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IRN Middle East Participates in the 5th Annual Anti-Homophobia Conference in Turkey

IRN Middle East Participates in the 5th Annual Anti-Homophobia Conference in Turkey

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Published by: IRNweb on Nov 12, 2010
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IRN Middle East Participates in the 5
Annual Anti-HomophobiaConference in Turkey
By Naveed Alam
Photo from Kaos GL
No disenfranchised minority is free unless all disenfranchised minorities are free.” With
this introductory statement 
Judith Butler
went on to draw the links between precarity,peformativity, and sexual politics as she delivered the keynote lecture during the 5thAnnual Anti-Homophobia Conference at Ankara University on May 15, 2010. The two week long (May 1-17, 2010) Anti-Homophobia Conference was organized by KAOS-GL, an Ankarabased LGBTQ rights group, with events planned in different cities of Turkey includingIstanbul, Izmir, and Diyarbakir. IRN-Middle East cosponsored the Judith Butler lecture inAnkara.The lecture was nothing short of electrifying. People started to line up outside the AzizKlulu Hall at Ankara University about half an hour before the event. KAOS GL made sure nowas turned away. There was literally no standing room, the audience squeezed into anyavailable space besides the approximately 300 seats. The live video ensured the lecturereached the crowds in the lobby and the adjoining rooms. The impressive turnout not onlyhighlighted the successful outreach by organizers but also the vibrancy of queer scene inTurkey.As a representative of the co-sponsoring organization I offered brief remarks about IRN-Middle East before the lecture. It was also a great opportunity to promote IRN and solicit support for our IRN-Middle East launch event inIstanbul tentatively planned for September, 2010.
Butler’s theme of precarity was especially relevant in the context of Turkey, a state where
the complexities of democracy, secularism, and militarism are continually shaping andreshaping a modus vivendi. Add to this mix of complexities the newly emergent, vital yet 
precarious queer movement representing a population differentially “exposed to arbitrary
state violence and to other forms of aggression that are not enacted by states and against which states do not offer adequate prot 
ection.” A police force that harasses and
perpetuates violence against transgender population
one of the vanguard challengers of the prevailing gender norms
such police, according to Butler, becomes criminal. Theseremarks proved prescient when soon after the March against Homophobia on May 17,organized as part of the conference, a major incident of police violence against thetransgender population was reported in Ankara.
The effect of Butler’s presentation could be measured immediately. The audience gat 
heredoutside the hall playing drums and chanting slogans. Once the rainbow flag was unfurledthe procession turned into an impromptu march drawing the attention of the generalpublic outside the university. Some honked, some clapped to show support; othersemerged out of the shops, restaurants, buildings and stood along the street observing themarchers from a distance. As part of the efforts to organize the IRN Mideast launch groupsactive in queer arts and activism.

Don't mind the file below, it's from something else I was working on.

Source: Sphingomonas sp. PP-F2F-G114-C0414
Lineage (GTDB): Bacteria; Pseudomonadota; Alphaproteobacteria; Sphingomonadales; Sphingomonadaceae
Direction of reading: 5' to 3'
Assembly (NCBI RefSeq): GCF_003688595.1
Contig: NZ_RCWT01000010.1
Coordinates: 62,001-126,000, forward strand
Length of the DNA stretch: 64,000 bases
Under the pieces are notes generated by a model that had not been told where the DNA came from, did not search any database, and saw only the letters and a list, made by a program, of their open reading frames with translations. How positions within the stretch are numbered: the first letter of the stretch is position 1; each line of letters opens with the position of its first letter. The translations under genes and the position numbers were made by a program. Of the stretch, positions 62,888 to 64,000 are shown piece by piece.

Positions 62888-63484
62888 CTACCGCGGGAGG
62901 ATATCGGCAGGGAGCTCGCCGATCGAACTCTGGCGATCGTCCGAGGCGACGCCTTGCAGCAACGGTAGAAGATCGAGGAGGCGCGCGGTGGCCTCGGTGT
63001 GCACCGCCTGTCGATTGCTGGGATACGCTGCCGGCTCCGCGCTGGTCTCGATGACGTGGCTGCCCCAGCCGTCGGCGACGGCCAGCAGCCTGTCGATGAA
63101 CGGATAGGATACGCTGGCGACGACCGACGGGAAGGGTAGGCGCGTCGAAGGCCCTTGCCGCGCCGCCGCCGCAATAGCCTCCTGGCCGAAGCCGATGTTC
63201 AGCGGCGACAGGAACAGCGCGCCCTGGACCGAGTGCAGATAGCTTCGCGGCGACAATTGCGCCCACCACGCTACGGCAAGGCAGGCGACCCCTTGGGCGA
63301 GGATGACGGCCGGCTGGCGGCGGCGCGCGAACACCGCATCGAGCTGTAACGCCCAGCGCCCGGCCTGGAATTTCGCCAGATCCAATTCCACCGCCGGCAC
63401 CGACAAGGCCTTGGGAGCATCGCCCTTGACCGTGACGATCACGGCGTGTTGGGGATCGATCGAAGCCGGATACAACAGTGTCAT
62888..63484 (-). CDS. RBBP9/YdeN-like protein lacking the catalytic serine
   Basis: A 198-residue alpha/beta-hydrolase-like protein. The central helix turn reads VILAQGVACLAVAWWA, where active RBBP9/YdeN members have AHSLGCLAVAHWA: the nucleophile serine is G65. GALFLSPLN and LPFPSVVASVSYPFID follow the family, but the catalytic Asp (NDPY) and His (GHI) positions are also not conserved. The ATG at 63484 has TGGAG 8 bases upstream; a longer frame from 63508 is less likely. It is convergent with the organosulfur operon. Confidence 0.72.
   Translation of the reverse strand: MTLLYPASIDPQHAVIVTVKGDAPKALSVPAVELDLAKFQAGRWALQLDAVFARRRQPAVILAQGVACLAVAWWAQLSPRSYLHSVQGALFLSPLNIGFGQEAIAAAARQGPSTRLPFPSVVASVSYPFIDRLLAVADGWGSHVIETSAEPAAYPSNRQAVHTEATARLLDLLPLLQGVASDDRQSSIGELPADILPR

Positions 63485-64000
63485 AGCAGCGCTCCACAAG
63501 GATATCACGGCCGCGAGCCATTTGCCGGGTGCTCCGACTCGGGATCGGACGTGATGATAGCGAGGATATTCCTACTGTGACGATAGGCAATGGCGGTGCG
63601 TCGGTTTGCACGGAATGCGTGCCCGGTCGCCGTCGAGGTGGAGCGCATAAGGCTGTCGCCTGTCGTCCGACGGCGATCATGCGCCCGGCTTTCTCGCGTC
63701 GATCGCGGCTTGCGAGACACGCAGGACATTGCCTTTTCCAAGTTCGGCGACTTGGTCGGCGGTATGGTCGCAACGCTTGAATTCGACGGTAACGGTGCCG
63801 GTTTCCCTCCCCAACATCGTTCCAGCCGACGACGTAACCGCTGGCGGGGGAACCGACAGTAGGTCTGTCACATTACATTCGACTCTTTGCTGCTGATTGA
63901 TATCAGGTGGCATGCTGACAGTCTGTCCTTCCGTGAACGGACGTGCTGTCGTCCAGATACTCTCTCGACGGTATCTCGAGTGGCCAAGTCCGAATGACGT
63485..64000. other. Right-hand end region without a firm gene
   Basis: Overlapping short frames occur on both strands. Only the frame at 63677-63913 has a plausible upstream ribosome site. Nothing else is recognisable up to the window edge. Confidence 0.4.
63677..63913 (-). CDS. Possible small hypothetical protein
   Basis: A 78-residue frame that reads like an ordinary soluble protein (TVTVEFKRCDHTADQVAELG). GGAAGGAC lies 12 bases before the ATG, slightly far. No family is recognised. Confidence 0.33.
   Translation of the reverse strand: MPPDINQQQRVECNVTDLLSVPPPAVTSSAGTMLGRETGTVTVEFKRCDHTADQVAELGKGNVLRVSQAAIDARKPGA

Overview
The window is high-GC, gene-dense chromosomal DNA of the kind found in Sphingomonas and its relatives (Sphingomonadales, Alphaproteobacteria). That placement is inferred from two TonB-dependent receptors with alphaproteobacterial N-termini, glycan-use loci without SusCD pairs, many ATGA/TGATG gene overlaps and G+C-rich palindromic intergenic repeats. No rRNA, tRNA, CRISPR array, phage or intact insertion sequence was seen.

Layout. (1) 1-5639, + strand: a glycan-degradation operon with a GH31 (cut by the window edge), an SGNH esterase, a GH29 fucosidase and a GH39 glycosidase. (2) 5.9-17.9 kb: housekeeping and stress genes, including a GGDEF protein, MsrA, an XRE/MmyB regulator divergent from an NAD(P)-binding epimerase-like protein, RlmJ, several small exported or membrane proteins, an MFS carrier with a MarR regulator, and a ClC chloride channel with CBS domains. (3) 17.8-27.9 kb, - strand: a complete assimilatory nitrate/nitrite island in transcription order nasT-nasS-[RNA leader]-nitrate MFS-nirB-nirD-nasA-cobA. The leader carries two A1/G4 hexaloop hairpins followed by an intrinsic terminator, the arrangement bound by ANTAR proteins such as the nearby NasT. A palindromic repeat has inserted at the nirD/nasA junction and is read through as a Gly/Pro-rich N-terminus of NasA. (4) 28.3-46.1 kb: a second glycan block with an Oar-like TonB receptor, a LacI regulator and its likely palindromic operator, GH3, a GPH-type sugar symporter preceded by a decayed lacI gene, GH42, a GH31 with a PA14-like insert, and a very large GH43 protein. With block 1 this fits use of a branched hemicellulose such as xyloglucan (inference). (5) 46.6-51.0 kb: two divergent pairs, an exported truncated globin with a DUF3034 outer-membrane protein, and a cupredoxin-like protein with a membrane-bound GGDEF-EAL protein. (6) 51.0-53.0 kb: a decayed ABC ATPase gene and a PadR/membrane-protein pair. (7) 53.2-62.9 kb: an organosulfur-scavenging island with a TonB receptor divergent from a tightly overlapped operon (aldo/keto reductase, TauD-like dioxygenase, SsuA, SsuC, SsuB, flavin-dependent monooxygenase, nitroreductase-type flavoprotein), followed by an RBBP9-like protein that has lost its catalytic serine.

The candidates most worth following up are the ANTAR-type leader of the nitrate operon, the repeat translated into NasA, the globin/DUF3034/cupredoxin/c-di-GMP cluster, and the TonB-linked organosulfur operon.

Jale Karabekir
, artistic director of the theater groupBoyali Kus (the Painted Bird; besides being the title of the
Jerzy Kosinsky
’s famous
novel,painted bird also hints at the practice of children in certain Eastern European countriespainting a bird just to watch the fellow birds isolate, hurt, or even kill the painted bird)discussed the possibility supporting the proposed IRN event through street performancesbased on the Brazilian director
 Augusto Baol
’s Theater of the Oppressed. After
attendingthe remarkable Kurdish performance of Nor
a/Nuri (based on Ibsen’s Doll’s House)
directed by
at Kadikoy Theater in Istanbul I was convinced that the innovativestyle and minimal staging techniques of Boyali Kus Theater can be highly effective to servethe queer birds of a feather.
Pinar Ilkkaracan
, director of Women for Women’s Human
Rights-New Ways (WWHR),invited me to her office to discuss collaboration between IRN-
Middle East and WWHR’s
 Coalition for Sexual and Bodily Rights in Muslim Societies (CSBR), an institute resultingfrom the overwhelmingly positive response she received after the publication of the book she edited in 2000, Women and Sexuality in Muslim Societies. Two of the most important insights I walked away
after downing cups and cups of Turkish tea in Illkaracan’s
ful company were: (a) CSBR’s embrace of all nonconforming
sexualities tocontextualize sexuality in the Muslim societies. We want to address, Ilkkaracan mentioned,the general oppression of all sexualities including LGBT population, youth, single women,single mothers, unmarried couples, and heterosexual women and men since the sexualoppression in these societies has a common source based on patriarchy, economics, andpolitics. (b) Ilkaran emphasized
that she didn’t include “culture” in the list of sources
of sexual oppression because culture is a combination of current social and economicconditions and subsequently subject to constant change. In the aftermath of 9/11 one hasto be especially aware of the danger of cultural essentialization especially on the part of 

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